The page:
• 1/2 teaspoon sea salt
  • 1/2 teaspoon pepper
  • 1/2 teaspoon Dijon mustard
  • 1 teaspoon honey or maple syrup omit for Whole30
  • 1/2 teaspoon sesame oil optional but adds a nice touch


  • Heat a medium frying pan and toast the hazelnuts over medium heat for 2-3 minutes. Stir frequently to prevent burning. Transfer to a bowl and set to cool slightly. Then place them in a towel and rub together with your hands, the shells will peel off easily.
  • In the same frying pan, sauté the onion in olive oil and a little sea salt for 5-6 minutes, until golden brown and soft.
  • Place beetroot, garlic and most of the hazelnuts (reserve a few whole nuts for garnish) in a food processor and grind into small crumbs. Alternatively chop finely with a knife.
  • Add ground beetroot, garlic and hazelnuts to sautéed onion and cook together for a minute or two, add extra olive oil if needed.
  • Place cauliflower florets in the food processor and grind them together into small crumbs. Add to the beetroot mix in the frying pan and stir through for a minute. Transfer everything to a large salad bowl.
  • Whisk and pour the dressing over the salad, add parsley or mint and stir well together.
  • Taste for salt and acidity, add a little more lemon juice if needed. Garnish with whole hazelnuts, parsley and some extra grated lemon zest.


  • Other nuts can be used instead of hazelnuts. I recommend toasting or roasting nuts for extra flavour.
  • You can use carrots instead of beets for an orange coloured version. You will need a food processor or mad knife skills for this recipe, basically lots of fine chopping.
  • If you can't get a hold of hazelnut oil, simply use 4 -5 tablespoons of extra-virgin olive oil or macadamia oil.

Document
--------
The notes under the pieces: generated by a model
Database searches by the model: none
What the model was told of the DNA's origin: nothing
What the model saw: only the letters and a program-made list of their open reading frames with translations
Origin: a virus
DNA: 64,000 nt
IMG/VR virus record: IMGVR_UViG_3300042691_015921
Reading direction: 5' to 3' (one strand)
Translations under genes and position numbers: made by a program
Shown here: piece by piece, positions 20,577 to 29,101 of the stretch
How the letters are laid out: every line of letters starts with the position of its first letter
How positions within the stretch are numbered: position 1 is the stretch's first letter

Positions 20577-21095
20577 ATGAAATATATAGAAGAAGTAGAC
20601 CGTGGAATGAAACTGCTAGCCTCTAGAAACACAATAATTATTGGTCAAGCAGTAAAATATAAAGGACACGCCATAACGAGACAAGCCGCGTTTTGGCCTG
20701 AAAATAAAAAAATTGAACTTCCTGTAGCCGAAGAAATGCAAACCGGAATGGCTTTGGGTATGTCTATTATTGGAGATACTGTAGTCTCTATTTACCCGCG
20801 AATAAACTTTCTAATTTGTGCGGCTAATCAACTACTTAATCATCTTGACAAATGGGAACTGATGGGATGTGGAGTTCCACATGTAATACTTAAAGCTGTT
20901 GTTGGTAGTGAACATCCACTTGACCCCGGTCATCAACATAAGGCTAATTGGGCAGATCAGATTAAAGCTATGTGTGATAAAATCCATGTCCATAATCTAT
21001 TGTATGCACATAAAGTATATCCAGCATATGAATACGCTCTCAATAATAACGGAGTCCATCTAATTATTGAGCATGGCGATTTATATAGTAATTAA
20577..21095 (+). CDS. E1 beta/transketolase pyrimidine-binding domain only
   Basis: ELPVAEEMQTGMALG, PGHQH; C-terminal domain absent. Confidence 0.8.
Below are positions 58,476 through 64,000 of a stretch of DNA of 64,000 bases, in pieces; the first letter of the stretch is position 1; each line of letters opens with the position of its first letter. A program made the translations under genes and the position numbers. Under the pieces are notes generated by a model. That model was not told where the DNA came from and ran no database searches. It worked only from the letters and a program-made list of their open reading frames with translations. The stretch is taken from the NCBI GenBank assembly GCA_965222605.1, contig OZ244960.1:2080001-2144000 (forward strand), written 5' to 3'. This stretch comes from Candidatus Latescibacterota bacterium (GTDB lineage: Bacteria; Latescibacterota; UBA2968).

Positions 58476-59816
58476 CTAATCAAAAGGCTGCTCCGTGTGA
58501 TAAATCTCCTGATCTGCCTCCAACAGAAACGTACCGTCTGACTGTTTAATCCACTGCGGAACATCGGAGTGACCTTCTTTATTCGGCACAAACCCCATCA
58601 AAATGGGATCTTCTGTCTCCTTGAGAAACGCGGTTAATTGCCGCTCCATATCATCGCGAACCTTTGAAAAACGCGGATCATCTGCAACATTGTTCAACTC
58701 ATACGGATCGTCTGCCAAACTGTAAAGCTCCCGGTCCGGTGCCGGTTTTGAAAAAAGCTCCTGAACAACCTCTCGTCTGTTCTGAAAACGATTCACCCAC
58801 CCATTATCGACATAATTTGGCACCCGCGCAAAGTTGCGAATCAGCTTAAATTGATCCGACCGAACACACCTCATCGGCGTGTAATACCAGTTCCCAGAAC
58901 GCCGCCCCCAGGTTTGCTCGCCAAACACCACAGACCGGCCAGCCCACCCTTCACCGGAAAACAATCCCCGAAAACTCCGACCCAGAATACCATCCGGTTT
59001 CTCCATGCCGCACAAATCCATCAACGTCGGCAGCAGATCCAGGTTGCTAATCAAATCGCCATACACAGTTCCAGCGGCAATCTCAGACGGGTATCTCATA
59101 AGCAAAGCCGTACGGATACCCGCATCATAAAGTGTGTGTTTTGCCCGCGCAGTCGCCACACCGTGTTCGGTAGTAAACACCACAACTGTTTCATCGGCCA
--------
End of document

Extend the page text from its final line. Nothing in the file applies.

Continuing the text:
Calories: 344kcal | Carbohydrates: 17g | Protein: 5g | Fat: 30g | Saturated Fat: 3g | Polyunsaturated Fat: 4g | Monounsaturated Fat: 22g | Sodium: 658mg | Potassium: 481mg | Fiber: 5g | Sugar: 10g | Vitamin A: 203IU | Vitamin C: 11mg | Calcium: 52mg | Iron: 2mg
Keywords: Low-Carb, Paleo, Cauliflower, Whole30, Side Dish, Beets, Beetroot, Couscous
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Irena Macri
By Irena Macri

About the author: Hi, I’m Irena Macri. I share delicious recipes that I have cooked and loved. I am a published cookbook author, have been food blogging for over 10 years and have a Diploma in Nutrition. You will find many healthy recipes as well as my favourite comfort food. More about me here | Subscribe to my newsletter and freebies

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  1. I find the word ‘couscous’ in the title very confusing on two fronts. Firstly, as couscous is a wheat product I would normally have dismissed this recipe immediately just by looking at the title, and secondly, couscous is not used in the recipe. You’ve just lost potential GF/paleo users and confused some poor soul looking for interesting couscous recipes.